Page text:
Breathing in air with a PM2.5 content of between 950 to 1,000 is considered roughly equivalent to smoking 44 cigarettes a day, according to the independent Berkeley Earth science research group.

Understanding The Risks Of Nanotechnology

When radioactive materials were first introduced into society, it took a while before scientists understood the risks. The same is true of nanotechnology today, according to Dr Vladimir Baulin, from University Rovira i Virgili, in Tarragona, Spain, who together with colleagues has shown for the first time how nanoparticles can cross biological – or lipidmembranes in a paper published in the journal Science Advances
Nanotechnology is all around us, in building materials, in toothpaste and in cleaning products. Across Europe, hundreds of institutions are working together to look at how to monitor exposure, manage the risks and advise on what regulations may be needed under the EU’s NanoSafety Cluster.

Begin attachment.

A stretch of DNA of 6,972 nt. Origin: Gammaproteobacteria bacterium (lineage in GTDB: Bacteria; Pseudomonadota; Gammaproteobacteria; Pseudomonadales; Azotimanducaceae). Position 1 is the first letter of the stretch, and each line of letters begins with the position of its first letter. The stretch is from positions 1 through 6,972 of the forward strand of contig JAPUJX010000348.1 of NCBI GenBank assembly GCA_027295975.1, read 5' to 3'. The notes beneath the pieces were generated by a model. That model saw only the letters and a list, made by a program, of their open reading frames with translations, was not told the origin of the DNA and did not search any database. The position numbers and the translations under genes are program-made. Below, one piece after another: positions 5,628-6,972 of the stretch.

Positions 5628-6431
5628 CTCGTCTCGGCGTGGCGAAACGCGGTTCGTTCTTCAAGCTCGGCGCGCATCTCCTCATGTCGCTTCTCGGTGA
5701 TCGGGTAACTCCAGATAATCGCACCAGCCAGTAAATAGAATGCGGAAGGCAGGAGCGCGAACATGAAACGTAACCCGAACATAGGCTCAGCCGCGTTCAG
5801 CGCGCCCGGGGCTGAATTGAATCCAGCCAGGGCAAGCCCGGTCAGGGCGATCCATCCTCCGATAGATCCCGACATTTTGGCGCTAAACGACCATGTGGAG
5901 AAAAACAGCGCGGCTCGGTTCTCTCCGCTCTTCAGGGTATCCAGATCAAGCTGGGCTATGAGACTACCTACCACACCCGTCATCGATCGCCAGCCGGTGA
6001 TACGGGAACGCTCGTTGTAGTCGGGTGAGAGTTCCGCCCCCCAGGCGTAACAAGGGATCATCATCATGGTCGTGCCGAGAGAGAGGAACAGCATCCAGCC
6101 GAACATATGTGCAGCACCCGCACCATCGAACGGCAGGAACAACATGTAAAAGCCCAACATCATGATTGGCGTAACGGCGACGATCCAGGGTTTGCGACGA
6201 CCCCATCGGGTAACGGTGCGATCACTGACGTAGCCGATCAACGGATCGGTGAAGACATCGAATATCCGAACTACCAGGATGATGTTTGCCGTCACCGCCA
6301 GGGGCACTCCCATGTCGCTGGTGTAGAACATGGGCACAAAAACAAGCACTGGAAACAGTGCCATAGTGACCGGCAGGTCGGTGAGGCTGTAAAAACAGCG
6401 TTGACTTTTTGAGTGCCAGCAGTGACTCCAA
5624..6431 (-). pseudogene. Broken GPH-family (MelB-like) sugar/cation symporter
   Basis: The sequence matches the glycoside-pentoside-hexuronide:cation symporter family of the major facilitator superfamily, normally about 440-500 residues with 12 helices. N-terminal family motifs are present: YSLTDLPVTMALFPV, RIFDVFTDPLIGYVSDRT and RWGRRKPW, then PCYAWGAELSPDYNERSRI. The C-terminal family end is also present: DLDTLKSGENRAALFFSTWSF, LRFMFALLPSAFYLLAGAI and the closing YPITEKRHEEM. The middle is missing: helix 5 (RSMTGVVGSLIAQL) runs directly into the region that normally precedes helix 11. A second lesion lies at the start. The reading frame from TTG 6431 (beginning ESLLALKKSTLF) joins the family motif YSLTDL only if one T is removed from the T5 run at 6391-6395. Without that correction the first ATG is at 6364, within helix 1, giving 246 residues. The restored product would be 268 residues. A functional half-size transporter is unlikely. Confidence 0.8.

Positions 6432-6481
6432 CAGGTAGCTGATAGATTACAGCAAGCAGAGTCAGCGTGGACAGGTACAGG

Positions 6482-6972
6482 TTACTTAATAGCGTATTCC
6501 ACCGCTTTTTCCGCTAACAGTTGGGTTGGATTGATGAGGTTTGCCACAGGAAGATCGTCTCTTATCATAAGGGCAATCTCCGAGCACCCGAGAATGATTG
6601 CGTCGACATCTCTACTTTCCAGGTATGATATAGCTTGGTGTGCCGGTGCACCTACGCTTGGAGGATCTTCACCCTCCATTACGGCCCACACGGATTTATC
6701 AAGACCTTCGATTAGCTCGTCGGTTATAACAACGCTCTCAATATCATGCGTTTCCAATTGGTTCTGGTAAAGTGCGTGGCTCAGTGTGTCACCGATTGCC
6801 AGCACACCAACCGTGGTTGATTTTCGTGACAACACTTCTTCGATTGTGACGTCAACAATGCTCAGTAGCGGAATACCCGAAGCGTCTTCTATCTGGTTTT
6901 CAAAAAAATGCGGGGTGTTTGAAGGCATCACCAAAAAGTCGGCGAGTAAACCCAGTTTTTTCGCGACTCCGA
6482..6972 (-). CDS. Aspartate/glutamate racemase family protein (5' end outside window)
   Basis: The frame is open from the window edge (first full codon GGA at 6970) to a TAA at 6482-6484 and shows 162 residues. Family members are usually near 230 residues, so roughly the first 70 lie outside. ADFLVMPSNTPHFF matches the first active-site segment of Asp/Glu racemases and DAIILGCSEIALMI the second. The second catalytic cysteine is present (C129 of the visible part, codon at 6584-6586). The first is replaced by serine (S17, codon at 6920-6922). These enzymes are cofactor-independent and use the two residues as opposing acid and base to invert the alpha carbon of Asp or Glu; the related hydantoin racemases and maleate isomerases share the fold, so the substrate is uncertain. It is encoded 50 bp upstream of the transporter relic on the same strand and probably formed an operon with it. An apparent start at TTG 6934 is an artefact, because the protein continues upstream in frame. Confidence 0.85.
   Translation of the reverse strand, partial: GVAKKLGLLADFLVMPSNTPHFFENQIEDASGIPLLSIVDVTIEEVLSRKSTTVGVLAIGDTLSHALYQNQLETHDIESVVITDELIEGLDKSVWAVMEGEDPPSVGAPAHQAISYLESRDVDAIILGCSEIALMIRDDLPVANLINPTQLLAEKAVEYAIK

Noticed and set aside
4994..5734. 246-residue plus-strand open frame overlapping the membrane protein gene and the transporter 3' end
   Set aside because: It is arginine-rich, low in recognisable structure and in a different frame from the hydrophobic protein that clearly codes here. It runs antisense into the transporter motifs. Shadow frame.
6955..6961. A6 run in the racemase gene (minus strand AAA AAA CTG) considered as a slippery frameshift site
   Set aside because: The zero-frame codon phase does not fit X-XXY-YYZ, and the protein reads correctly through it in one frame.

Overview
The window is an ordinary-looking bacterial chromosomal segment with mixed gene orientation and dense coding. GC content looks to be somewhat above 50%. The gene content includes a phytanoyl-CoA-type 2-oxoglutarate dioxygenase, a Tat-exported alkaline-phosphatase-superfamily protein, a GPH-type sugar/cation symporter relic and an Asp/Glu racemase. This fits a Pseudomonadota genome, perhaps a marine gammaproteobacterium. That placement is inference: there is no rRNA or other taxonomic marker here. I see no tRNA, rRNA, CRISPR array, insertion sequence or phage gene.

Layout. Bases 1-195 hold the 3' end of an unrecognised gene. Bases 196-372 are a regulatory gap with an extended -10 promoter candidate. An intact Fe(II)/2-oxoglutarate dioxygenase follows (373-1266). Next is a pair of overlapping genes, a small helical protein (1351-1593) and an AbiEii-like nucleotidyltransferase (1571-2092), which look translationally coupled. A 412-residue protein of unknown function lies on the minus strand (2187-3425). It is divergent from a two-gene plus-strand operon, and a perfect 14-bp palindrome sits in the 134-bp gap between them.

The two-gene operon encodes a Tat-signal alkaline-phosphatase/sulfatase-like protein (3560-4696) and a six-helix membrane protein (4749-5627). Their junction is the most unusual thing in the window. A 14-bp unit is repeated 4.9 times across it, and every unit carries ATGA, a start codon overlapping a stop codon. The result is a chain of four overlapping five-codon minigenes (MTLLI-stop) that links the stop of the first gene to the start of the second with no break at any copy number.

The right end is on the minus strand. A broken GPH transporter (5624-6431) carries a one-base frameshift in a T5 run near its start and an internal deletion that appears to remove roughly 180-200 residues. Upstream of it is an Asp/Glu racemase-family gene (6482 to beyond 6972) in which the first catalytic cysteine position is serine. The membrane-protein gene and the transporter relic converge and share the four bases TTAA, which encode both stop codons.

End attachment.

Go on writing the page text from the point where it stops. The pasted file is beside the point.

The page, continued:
nanoparticles effects on lipids

This is the first observation to show directly how tiny gold nanoparticles can cross a lipid bilayer (main part of a biological membrane). This process was quantified and the time of each step was estimated. The lipid membrane is the ultimate barrier protecting cells from the outside environment and if the nanoparticles can cross this barrier they may go into cells.’

‘Dr Jean-Baptiste Fleury (from Saarland University in Germany) designed a special set-up with two chambers separated by a lipid bilayer, which contained fluorescent lipids (fat molecules). Non-fluorescent nanoparticles were added to only one of the chambers. In this set-up, nanoparticles became visible only when they touched the fluorescent bilayer and exchanged lipids with it. If one sees the fluorescent nanoparticle in the second chamber, this means it was in contact with the bilayer and it crossed the bilayer from one chamber to another. This was the proof. In addition, the process of translocation was quantified and the time of the crossing was estimated as milliseconds.’